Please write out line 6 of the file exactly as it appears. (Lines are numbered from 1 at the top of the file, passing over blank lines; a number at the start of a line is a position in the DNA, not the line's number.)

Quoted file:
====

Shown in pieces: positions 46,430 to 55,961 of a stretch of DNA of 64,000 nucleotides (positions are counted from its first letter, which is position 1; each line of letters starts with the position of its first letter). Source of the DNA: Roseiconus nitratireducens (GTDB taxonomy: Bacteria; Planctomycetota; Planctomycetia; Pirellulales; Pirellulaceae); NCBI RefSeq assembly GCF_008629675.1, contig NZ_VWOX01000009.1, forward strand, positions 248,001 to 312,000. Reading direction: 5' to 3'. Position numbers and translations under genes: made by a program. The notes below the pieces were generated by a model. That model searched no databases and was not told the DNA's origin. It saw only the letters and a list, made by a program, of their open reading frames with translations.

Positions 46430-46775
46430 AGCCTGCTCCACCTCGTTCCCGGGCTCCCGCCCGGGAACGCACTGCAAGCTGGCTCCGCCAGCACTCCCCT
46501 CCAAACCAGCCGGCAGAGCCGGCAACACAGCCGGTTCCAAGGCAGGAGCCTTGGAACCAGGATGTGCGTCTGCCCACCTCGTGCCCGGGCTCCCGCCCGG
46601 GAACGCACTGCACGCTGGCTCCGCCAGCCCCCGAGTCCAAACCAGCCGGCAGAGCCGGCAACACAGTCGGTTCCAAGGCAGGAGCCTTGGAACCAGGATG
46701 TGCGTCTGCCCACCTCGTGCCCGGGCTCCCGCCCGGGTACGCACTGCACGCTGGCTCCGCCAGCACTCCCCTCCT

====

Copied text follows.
46701 TGCGTCTGCCCACCTCGTGCCCGGGCTCCCGCCCGGGTACGCACTGCACGCTGGCTCCGCCAGCACTCCCCTCCT